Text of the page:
Saturday, September 19, 2015

Young Grasshopper Does Well in First Karate Tournament

A few months ago I enrolled my sons in karate lessons with three goals in mind for them: 1) get exercise; 2) learn self-discipline; 3) spend at least one hour per week not thinking about video games. While they definitely get exercise at their karate lessons, the jury is still out on how we’re doing on goals two and three. (There’s a pretty good chance that while they’re up there doing their kicks they’re picturing themselves as some dude from Minecraft kicking a mutant zombie in the head, or some such nonsense.)

For a karate novice like myself (I don’t consider watching a few poorly dubbed Kung Fu movies in my youth a real martial arts education) it’s difficult to know how my sons are actually doing in their class. Sometimes they seem engaged, sometimes not, but that’s really true of all the kids participating. So today was the first real way to gauge how the lessons are going—at least for my older son.

A couple of weeks ago the leaders at the dojo started upselling a citywide karate tournament to take place at the prep school across the street from the dojo. My younger son had no interest, but my older son kept on haranguing me to enter him. I was initially reluctant because of his newness to the sport, but soon my son’s passionate pleas to participate won me over. (Yes, I was sick of saying “no” so I caved.) Today was the big day.

While my son had been very excited in the days leading up to this event it was clear that as we drove to the tournament he was very nervous despite my reassurances that he’d be fine. Once we entered the building and saw the hundreds of participants and spectators, his nervousness clearly ratcheted up a notch. And by the time they called up his division, I thought the boy would pass out before he ever set foot on the mat.

There were eight kids in my son’s division and while I sat in the bleachers watching him waiting his turn with a look of dread on his face, I thought to myself, “Please let him get at least one flag, even if he doesn’t win a match.” I should explain. My son entered the flag sparring event. Each competitor has two flags tucked into their belt. The object is to try to remove your opponent’s flags before they remove yours. It’s a test of speed and agility. I would suck at it.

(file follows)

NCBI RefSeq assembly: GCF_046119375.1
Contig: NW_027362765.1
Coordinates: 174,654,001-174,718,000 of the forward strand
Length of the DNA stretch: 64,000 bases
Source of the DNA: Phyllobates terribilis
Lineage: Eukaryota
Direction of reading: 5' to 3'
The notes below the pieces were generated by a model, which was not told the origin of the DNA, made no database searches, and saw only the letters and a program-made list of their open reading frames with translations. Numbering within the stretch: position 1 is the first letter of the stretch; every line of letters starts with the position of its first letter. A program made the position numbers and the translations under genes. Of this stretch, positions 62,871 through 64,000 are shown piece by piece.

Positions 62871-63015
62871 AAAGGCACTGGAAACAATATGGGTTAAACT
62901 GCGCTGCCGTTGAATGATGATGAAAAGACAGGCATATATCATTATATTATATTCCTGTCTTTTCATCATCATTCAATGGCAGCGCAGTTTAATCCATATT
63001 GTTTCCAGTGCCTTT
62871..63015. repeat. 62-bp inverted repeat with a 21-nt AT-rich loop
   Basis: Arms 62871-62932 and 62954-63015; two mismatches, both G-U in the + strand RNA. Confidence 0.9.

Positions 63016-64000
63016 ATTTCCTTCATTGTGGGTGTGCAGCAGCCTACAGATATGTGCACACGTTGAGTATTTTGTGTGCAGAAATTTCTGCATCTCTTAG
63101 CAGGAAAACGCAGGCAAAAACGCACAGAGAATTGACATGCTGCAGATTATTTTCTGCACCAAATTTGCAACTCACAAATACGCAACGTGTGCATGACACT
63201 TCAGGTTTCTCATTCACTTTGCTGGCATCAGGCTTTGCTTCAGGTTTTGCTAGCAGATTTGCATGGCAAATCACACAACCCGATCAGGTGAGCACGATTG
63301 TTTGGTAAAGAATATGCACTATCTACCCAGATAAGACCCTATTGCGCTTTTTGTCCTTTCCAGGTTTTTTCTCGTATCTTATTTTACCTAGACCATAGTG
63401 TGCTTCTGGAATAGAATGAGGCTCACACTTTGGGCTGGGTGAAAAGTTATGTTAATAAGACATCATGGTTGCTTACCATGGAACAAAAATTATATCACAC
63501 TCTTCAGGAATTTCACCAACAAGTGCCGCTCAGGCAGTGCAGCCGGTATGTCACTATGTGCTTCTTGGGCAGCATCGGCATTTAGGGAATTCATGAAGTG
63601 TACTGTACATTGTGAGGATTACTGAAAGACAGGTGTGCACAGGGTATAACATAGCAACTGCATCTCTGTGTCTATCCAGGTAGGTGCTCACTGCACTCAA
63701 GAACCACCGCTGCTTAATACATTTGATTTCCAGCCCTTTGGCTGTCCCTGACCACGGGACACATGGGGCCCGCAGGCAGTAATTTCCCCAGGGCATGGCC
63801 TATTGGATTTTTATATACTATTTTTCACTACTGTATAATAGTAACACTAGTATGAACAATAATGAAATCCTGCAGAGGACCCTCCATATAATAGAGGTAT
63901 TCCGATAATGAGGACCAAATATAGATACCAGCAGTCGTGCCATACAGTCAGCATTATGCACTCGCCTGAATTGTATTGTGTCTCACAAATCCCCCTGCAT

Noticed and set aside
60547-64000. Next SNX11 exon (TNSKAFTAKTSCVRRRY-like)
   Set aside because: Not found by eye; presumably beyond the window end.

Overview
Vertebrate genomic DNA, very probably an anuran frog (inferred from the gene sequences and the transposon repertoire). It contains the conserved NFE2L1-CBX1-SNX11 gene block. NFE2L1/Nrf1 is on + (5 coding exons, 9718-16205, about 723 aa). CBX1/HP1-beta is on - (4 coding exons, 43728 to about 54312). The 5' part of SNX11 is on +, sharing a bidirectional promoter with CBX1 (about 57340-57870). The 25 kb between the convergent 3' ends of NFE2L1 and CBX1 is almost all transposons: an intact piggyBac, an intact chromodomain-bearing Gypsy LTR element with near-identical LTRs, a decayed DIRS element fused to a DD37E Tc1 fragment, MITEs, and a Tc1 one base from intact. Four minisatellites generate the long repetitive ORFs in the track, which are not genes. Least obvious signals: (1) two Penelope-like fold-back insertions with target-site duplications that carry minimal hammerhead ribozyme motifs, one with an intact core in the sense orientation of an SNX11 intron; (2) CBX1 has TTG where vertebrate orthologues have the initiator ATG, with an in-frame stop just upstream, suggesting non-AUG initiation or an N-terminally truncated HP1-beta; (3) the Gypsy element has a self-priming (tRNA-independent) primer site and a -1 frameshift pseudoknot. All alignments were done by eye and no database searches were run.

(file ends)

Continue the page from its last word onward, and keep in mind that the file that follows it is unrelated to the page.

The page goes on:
When my son was called up for his match he still looked initially panicked, but the second the match started his look transformed into one of complete confidence and control. I mean would you mess with this guy?



My son and his opponent were well-matched—so much so that they grabbed each other’s first belts off at the same time. Here’s an incredible action shot that Sports Illustrated would be envious of showing the moment that my son grabbed his opponent’s belt a split second before his own was yanked off.



The score was tied 1-1. The boys faced off again and again their belts were yanked at the same moment. The referees conferred, changed the score to 2-2 and gave them each back one belt to go at it again. It was karate overtime. They squared off like Bruce Lee and Jackie Chan (I guess, since those are the only two karate stars whose names I know.) Round and round they went and then BOOM my son struck like a cobra and got the final belt! "He freakin' won!" I cheered to myself while I politely applauded out loud. 

My son’s win in this match allowed him to proceed to the next round. In his second match he lost 2-1, but he put up a great battle and his overall performance put him in third place! He was given a bronze medal and this time I cheered out loud while I politely applauded in my mind.


As we drove home happily talking about the events that just unfolded I couldn’t be more proud of my son. Of course I would have been proud of him if he lost, too, but coming home with a medal ain’t too shabby. I guess the karate lessons are paying off after all. (And yes, as soon as we got home he started playing video games.)